Resorts and Trump Plaza were among five casinos offered Monday as choices in an online poll by Global Gaming Business about which Atlantic City property could be next to close. The others were Bally's, Revel, and Showboat.
The sale of the Atlantic Club to Tropicana Atlantic City Corp. and Caesars Entertainment Operating Co. for $23.57 million marks a new bottom in the value of an Atlantic City casino.
The previous low was $31.5 million for Resorts Casino Hotel in 2010.
Atlantic Club was valued at $513 million when it was sold to the current owner, Colony Capital L.L.C., in 2005.
Under the plan approved Monday, Atlantic Club will close Jan. 13, putting 1,600 employees out of work.
"It's not lost on me that a lot of people are losing their jobs. It's a sad thing," U.S. Bankruptcy Judge Gloria M. Burns said before approving the sale.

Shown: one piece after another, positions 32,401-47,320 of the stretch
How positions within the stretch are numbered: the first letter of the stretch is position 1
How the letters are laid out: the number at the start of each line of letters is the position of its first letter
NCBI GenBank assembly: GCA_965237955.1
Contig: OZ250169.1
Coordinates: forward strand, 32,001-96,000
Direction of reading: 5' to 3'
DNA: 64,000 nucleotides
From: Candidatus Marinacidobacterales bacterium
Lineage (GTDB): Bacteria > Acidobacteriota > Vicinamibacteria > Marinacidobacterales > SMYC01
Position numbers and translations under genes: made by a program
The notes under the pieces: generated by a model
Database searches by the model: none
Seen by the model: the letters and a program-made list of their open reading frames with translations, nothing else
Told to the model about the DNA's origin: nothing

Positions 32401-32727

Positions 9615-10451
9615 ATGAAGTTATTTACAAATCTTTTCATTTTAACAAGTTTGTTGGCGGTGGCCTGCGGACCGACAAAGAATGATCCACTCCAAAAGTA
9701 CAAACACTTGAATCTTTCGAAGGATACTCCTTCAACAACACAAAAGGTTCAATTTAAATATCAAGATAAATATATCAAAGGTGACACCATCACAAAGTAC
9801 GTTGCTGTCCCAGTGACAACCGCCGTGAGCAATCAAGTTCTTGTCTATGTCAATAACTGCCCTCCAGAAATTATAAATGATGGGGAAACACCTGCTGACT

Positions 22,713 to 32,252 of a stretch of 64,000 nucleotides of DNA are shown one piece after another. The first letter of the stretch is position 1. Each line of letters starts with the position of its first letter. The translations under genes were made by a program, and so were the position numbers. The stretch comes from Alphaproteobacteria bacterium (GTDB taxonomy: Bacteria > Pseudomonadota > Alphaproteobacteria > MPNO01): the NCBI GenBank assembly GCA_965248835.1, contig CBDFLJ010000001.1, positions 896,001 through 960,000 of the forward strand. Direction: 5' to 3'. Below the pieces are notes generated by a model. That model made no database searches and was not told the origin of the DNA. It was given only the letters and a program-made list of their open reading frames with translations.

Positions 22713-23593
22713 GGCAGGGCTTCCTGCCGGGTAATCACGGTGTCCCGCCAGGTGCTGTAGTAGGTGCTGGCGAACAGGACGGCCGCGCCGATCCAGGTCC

Tropicana agreed to pay $8.57 million for Atlantic Club's customer database, slot machines, and other casino equipment. Caesars is buying the real estate for $15 million.
Caesars said Saturday it did not intend to resume gaming or hotel operations at the property.
Atlantic Club was opened by Steve Wynn as the Golden Nugget in 1980.
Burns overruled objections by an attorney for Sobe Holdings L.L.C., whose $24.49 million bid topped the combined bid of Tropicana and Caesars, but was rejected on concern that Sobe might not be able to close the deal.
Sobe's attorney, David L. Braverman of Braverman Kaskey P.C. in Philadelphia, countered that the debt-laden Caesars was not a qualified bidder.
"They can't close," he said, arguing that Caesars' debt agreements should have precluded the deal.
Caesars has more than $20 billion in debt.
Burns said Sobe should have raised such issues last week during the two-day auction.